In its Trans Mountain ruling, court confirms Canada’s veto over Indigenous peoples
Naomi Sayers: “In order for reconciliation to be effective, the question is not what is good for Canada in a free and democratic society; rather the courts must consider the resilient manner in how Indigenous peoples exercise the rights over their lands and have done so since time immemorial, to the benefit of the rest of Canada.” Sayers is an Indigenous lawyer from the Garden River First Nation who has a public-law practice. She is also an adjunct professor at Algoma University.
TODAY’S EDITORIAL CARTOON
How do you shuck an oyster?
Shucking oysters can be intimidating, so The Globe’s Lucy Waverman met with Adam Colquhoun, the owner of Oyster Boy restaurant, for a quick lesson. Knowing the types of oysters, how to know what to buy and understanding the tools you need are important, but anyone can master the skill. It is not so much strength that you need, as getting the right spot on the shell. And then, once you’re eating, remember to chew the oyster a little to get the taste of the terroir before letting it slide down your throat.
MOMENT IN TIME
Kate McGarrigle is born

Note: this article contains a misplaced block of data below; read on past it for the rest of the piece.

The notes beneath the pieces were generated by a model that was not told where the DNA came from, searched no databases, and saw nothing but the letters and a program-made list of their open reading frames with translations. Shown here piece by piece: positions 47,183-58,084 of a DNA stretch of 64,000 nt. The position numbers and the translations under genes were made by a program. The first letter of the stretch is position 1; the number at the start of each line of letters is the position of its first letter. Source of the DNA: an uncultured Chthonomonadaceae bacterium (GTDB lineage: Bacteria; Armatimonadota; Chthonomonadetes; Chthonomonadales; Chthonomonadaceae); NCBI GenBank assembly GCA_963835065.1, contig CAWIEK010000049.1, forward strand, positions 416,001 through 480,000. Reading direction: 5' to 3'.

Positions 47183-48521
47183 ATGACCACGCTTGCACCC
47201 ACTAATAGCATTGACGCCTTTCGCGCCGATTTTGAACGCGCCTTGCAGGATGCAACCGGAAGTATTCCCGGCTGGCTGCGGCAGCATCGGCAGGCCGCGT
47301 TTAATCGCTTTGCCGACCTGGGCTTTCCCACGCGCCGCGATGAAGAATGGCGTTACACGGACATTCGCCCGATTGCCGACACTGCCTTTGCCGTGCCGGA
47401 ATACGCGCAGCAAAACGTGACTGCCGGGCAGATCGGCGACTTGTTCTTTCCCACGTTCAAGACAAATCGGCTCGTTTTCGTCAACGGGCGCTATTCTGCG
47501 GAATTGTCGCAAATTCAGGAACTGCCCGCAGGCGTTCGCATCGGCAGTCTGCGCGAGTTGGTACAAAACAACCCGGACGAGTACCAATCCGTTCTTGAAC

Feb. 6, 1946: Associated with a musical family and revered for sisterly harmonies, Kate McGarrigle nevertheless proved to be a unique folk-music figure, distinguished by a voice that was bell-clear and quietly courageous. She was born in Montreal, reared in Saint-Sauveur-des-Monts and took piano lessons from village nuns. And while she grew up in the era of crooners, the youngest of three daughters raised by entertainer parents was exposed more to French folk songs and Stephen Foster than Frank Sinatra. The principles of Kate & Anna McGarrigle shared DNA but rarely songwriting credits. On the duo’s debut album in 1976, Anna wrote Heart Like a Wheel, a hit for Linda Ronstadt; Kate wrote Go Leave, a trembling but proud send off to her husband at the time, American singer-songwriter Loudon Wainwright III. Their marriage produced heartbreak and musical offspring Rufus Wainwright and Martha Wainwright. McGarrigle, referred to in the memoirs Mountain City Girls as the “coxswain on the McGarrigle chasse-galerie,” died of cancer in 2010. Anna McGarrigle wrote on their website, “Til we meet again dear sister,” but the music world does not expect to meet Kate McGarrigle’s kind again. Brad Wheeler